Tag Archives: survey

In a curious govt backed appeal for Westpac Rescue Helicopter funding, why are NZ farmers being asked full details of all stock & food available?

“Why is a government agency fronting a funding drive for Westpac Helicopter? Is this agency acting as a Trojan horse, to gather detailed food crop information, not just about stock but all food available on farms?”

By Hilary Butler

I have some SERIOUS questions, about the motives of the NZ government.

Various properties have received letters like this, asking for funding for Westpac helicopter rescue… each letter is individualized with colour google maps of their properties with the boundaries delineated…

BUT>>>> have a look at the envelope and the information asked for on the last page. The whole letter plus the envelope was scanned, anonymized, marked up and put below, for you to study. Look at it carefully. You might have to look at this on a computer NOT on the phone. (You can also download the pdf at this link)

Some farmers receiving these letters are gobsmacked. But how many farmers are acquiescing to this information request without even asking what is behind it? Why is a government agency fronting a funding drive for Westpac Helicopter? Is this agency acting as a Trojan horse, to gather detailed food crop information, not just about stock but all food available on farms? Why do they require this information now? They never had in the past.

So first up, LOOK at the sender. https://www.asurequality.com/about/who-we-are/ Asure quality – an organisation which supposedly “offer the broadest range of food assurance services in New Zealand” and “guardians of food” and “Owned by the New Zealand Government,” to “to help build and protect this enduring trust in food”.

Is the Government involved in some underhand information mining so that they know exactly where to land helicopters to unlawfully take farmers produce in the event of a “nationwide food shortage”? The other thing concerning farmers, which has another COVID parallel, is when you hear farmers talk about the shocking devastation created by MBIE in relation to mico bovis. The farmers I’ve talked to, liken this to COVID in a way, because mico bovis has very few symptoms in cattle, meat is fine, milk is fine etc but the government answer is to kill all the animals. The reality though, is that eventually all stock will get it, form antibodies to it, and no harm on the produce. Instead of recognizing the reality of mico bovis, the government on the one hand, wants to disembowel farmers’ stock, yet NOW wants to know from all farmers, exactly what food supply they have on their farms.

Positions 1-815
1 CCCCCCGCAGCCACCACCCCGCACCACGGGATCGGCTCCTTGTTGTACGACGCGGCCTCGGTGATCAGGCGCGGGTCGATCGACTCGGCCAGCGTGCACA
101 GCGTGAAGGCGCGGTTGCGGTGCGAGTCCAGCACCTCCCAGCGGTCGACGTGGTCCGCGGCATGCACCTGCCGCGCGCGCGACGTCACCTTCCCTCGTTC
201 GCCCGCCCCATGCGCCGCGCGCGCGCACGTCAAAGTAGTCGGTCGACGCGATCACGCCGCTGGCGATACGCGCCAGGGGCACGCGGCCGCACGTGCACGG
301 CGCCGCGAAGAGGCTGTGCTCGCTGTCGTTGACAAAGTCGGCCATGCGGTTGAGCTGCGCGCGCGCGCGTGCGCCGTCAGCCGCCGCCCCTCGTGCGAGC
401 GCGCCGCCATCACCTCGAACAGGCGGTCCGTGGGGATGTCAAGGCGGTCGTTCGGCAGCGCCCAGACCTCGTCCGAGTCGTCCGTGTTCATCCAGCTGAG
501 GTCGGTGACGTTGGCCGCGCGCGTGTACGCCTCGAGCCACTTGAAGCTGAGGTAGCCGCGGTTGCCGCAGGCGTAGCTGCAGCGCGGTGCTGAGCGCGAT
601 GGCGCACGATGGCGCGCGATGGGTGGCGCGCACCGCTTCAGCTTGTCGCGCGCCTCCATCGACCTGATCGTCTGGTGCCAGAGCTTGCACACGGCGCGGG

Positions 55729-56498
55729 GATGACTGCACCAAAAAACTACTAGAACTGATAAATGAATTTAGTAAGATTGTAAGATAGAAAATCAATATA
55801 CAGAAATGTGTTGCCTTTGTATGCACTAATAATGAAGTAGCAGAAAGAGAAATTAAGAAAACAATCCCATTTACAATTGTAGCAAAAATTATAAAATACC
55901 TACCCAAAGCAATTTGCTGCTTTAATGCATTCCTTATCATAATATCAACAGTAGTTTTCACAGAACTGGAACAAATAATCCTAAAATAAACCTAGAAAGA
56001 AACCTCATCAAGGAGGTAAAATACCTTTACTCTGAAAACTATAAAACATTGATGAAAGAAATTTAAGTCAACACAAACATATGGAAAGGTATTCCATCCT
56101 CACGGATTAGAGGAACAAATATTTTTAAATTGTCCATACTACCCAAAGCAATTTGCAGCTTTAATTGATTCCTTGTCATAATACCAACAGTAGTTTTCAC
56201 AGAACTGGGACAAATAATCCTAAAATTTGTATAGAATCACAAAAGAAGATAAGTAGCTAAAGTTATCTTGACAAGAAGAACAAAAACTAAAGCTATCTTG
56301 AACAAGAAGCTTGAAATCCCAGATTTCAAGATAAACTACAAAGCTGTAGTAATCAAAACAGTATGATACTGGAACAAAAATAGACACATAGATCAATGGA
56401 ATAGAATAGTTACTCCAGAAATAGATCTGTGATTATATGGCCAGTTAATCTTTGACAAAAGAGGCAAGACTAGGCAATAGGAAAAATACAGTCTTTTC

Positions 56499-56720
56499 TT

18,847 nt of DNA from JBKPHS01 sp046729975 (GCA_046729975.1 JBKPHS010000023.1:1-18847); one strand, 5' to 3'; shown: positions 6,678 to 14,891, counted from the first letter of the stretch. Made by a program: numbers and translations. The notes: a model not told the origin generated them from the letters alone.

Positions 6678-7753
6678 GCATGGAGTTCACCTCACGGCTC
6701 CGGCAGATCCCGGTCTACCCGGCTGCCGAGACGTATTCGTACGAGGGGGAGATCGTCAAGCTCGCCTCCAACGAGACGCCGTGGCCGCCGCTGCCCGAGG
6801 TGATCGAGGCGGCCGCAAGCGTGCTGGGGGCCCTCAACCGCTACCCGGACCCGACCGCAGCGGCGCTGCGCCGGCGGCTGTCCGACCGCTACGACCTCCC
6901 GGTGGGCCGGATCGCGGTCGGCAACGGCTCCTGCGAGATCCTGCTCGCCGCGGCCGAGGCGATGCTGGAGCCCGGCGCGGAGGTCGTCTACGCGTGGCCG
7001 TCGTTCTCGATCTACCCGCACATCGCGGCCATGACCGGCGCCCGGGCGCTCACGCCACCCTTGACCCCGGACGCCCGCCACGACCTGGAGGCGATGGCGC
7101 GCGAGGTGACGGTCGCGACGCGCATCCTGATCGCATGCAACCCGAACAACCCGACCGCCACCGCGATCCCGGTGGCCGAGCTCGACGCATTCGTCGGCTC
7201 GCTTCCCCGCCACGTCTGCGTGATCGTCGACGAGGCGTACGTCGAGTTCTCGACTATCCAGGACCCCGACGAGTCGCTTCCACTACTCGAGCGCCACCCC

Don’t you think that this is all a bit … weird?

If you agree with the concerns on this post please, spread this far and wide.

Parents outraged as US middle school students given a ‘Well-Child’ survey on graphic sex acts without their consent

“Have you ever had any type of sex – vaginal, anal, or oral sex? Have you ever been attracted to the same sex? Girl to girl or guy to guy? Or do you feel that you are gay, lesbian, or bisexual?” Willis read from the survey.

Wherever you stand on this issue the point being made is the lack of knowledge or consent for the parents of their 9-13 YOs being given this very controversial survey. Why does your child’s school need to have this info anyway? … The term ‘well-child’ is a familiar term here in NZ, the term given for early childhood health checks. Middle school (not a term widely used here) refers to 9-13 YOs. EWR


From CBN.com

Christin Willis was shocked and then outraged when she learned her middle-school-aged son – who just went in for a physical for football – ended up answering explicit sexual questions on a required survey at his school’s health center. The Oakdale, Louisiana mother told KPLC News 7 some of the survey questions crossed the line.

“Have you ever had any type of sex – vaginal, anal, or oral sex? Have you ever been attracted to the same sex? Girl to girl or guy to guy? Or do you feel that you are gay, lesbian, or bisexual?” Willis read from the survey.

Willis didn’t consent to her child being questioned. That only happened because her ex-husband gave permission, without her knowledge, for their son to get his football physical at the school’s clinic. Next thing you know, their middle-schooler was pulled out of class to take the survey. His father was not told about the survey, either.

Willis told 7News she believes the football physical provided a loophole to get her son to take the survey.